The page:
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In Indonesia, Promising Steps on Papua Access but More Work Needed

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Organizations who signed the recomendations - Jubi

Organizations who signed the recomendations – Jubi

Jayapura, Jubi – Last month Indonesia’s President Joko Widodo, known as Jokowi, announced his intention to allow international journalists access to restive regions including Papua and West Papua-an issue the Committee to Protect Journalists (CPJ) has long advocated for.

His announcement comes nearly six months after Sumit Galhotra, a CPJ Asia Program Research Associate represented CPJ in Indonesia as part of a joint mission made up of press freedom and freedom of expression groups.
“Among the mission’s recommendations, released after its December visit, was a need for the government to address the limited access journalists have to these regions,” Galhotra said in CPJ press statement on Tuesday (9/6/2015).

As well as the recommendations, the mission released findings last year based on its meetings in Jakarta and Bali with journalists, media advocates, and the government.

Widodo’s announcement is a step we welcome. But Shawn Crispin, CPJ’s senior Southeast Asia representative, wrote last month: “The shift will be welcome, if Widodo’s announcement is universally followed by all government agencies, including security forces.”
That is a big if.

Already Indonesian security officials have made statements that run contrary to the president’s announcement, according to news reports. “It appears to be business as usual this week for Indonesian government officials intent on maintaining the decades-long restrictions on foreign media access to Indonesia’s far eastern provinces of Papua and West Papua,” wrote Human Rights Watch’s Phelim Kine last month.

The joint statement released by the mission today strongly encourages the president to back his statements with concrete changes in policy that will ensure journalists can operate freely in all parts of Indonesia. It calls on Widodo to take further steps, in line with recommendations made by the mission, to protect the safety of international and local journalists.

A copy of the statement can be viewed here . (Victor Mambor)

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WEST PAPUA SOLIDARITY FOR EARTHQUAKE DISASTER IN PAPUA NEW GUINEA

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West Papua visit lacked transparency says Solomons group

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Downtown Jayapura – RNZ / Koroi Hawkins

There should have been more transparency around a government-led delegation’s visit to West Papua last month, a leader of Solomon Islands civil society says.

The Solomon Star reports Development Service Exchange (DSE) spokesperson Jennifer Wate made the comment while rejecting any involvement in the trip.

This is despite DSE chairperson, Inia Barry, being among several from civil society organisations who went along on the visit which was hosted by Indonesia.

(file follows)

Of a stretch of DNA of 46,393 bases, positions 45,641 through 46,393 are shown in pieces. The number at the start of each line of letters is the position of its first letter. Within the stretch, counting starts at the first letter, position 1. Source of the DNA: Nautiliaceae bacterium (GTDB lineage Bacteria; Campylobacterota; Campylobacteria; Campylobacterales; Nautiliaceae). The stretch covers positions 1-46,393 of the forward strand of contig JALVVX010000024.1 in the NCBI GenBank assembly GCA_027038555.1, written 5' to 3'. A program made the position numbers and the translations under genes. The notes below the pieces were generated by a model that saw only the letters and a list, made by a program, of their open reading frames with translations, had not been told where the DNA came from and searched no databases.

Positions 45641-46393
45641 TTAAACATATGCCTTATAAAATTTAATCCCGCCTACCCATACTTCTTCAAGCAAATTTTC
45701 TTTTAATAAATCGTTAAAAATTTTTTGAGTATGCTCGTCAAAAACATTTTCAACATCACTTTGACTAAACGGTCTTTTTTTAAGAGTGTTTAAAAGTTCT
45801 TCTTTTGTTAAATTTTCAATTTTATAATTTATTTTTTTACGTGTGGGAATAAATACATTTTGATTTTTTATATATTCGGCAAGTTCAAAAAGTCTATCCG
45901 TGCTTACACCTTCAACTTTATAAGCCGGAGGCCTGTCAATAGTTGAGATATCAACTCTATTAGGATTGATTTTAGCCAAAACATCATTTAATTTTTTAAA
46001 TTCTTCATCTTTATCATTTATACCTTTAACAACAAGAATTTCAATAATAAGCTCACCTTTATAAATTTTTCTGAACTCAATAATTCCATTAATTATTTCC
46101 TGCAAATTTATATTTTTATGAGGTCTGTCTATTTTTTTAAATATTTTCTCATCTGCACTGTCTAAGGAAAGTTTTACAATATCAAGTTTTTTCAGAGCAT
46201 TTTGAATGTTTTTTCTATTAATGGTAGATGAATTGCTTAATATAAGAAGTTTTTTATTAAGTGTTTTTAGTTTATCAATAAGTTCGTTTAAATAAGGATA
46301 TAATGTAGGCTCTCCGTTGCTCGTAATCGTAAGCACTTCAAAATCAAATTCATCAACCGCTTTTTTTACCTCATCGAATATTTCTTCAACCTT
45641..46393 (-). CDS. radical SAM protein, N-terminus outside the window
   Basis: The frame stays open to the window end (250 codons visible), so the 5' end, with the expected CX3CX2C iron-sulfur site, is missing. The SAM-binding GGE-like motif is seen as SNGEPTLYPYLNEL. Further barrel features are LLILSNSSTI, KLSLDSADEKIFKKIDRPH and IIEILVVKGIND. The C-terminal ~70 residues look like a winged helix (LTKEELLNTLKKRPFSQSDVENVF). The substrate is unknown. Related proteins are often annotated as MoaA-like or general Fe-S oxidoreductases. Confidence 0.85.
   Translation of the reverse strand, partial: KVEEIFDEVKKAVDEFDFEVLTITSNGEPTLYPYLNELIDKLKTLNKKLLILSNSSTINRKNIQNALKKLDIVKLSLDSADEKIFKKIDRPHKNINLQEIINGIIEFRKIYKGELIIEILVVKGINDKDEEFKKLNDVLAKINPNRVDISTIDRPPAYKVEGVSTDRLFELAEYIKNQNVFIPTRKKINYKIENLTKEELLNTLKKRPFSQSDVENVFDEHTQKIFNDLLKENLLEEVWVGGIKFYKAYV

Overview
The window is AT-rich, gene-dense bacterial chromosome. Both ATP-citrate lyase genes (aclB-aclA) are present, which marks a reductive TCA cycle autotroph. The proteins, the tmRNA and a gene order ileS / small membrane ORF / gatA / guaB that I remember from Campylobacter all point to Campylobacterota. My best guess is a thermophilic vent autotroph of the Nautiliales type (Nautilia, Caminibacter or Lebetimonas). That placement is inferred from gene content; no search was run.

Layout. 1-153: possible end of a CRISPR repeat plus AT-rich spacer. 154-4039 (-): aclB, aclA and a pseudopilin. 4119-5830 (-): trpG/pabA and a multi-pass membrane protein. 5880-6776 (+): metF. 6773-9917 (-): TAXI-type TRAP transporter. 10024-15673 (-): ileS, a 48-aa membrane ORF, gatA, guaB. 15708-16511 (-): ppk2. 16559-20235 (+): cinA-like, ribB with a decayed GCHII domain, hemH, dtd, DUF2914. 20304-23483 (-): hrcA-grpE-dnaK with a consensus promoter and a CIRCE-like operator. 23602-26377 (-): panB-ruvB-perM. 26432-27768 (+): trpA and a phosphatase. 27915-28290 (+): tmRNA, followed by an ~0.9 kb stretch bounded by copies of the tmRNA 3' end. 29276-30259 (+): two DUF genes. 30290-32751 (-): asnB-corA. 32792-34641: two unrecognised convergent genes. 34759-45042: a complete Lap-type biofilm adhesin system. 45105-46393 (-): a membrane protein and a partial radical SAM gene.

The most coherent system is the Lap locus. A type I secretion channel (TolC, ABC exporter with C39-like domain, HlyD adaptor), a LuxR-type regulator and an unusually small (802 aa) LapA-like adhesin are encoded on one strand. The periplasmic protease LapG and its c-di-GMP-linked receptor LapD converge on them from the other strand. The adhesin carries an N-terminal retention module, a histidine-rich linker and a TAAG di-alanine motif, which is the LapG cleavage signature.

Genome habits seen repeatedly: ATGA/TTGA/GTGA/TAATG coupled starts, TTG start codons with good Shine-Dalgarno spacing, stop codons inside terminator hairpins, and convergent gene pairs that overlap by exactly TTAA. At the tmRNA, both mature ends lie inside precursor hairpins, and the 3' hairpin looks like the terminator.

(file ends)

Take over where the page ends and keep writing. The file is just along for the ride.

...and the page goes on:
Ms Wate said her organisation had found out about the trip the evening before the delegation’s departure for West Papua.

The DSE did not endorse Mr Barry or any of the other civil society representatives who took part in the West Papua visit, she said

Ms Wate maintained her organisation was not aware of any details of the trip or its terms of reference and she called on the Solomon Islands government in the future to formally approach the DSE on matters that required civil sector representation.

Ms Wate also admonished the government for not informing civil society groups in West Papua ahead of their trip. (*)

 

Source: Radio NZ

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Refuse dialogue, ULMWP said Acting Governor does not understand Papua

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Benny Wenda – Jubi / Doc

Jayapura, Jubi – The United Liberation Movement for West Papua (ULMWP) firmly refused the offer from the Acting Papua Governor Soedarmo for a dialogue.

“It is the acting governor (Papua) and the Government of Indonesia that disturb the stability of the Papua’s nation. Papuans never asked Indonesia and its military to come to Papua. Indonesia is not aware of the fact it has deprived over the land of Papua and its people,” said Benny Wenda to rebutting the acting governor’s claim that the ULMWP is a group who is responsible to the disturb of political, economic and security stability in Papua.

Wenda confirmed by telephone on Friday (Oxford, Saturday, 5/5/2018) said dialogue is not the goal of ULMWP. The acting governor instead can have the dialogue with church leaders, Papuan People’s Assembly (MRP), Papuan House of Representatives (DPRP) or Non-Governmental Organizations. “He can talk with the Church, MRP, DPRP and NGOs to address the problems that occurred in Papua. ULMWP is fighting for the referendum for the people of Papua. That’s our goal,” he said.

Wenda furthermore said what Papuans asked from Indonesia is not development but political liberation. “The acting governor does not understand the root of the Papuan problem; it is ashamed,” said Wenda.

The Acting Papua Governor Soedarmo earlier claimed to be ready for opening a dialogue with the ULMWP and the West Papua National Committee as well as other groups who keep voicing the struggle for the independence of Papua. “As the acting governor, I am ready for dialogue, but it should do on the basis of the Unitary State of the Republic of Indonesia, and how we build Papua in the future,” Soedarmo said in a press release. Moreover, he said the dialogue should not be formal.

“That’s the way I appreciate. I am ready for a dialogue in the cafe, no need to do it at the office,” he added. (*)

Reporter: Victor Mambor

Editor: Pipit Maizier

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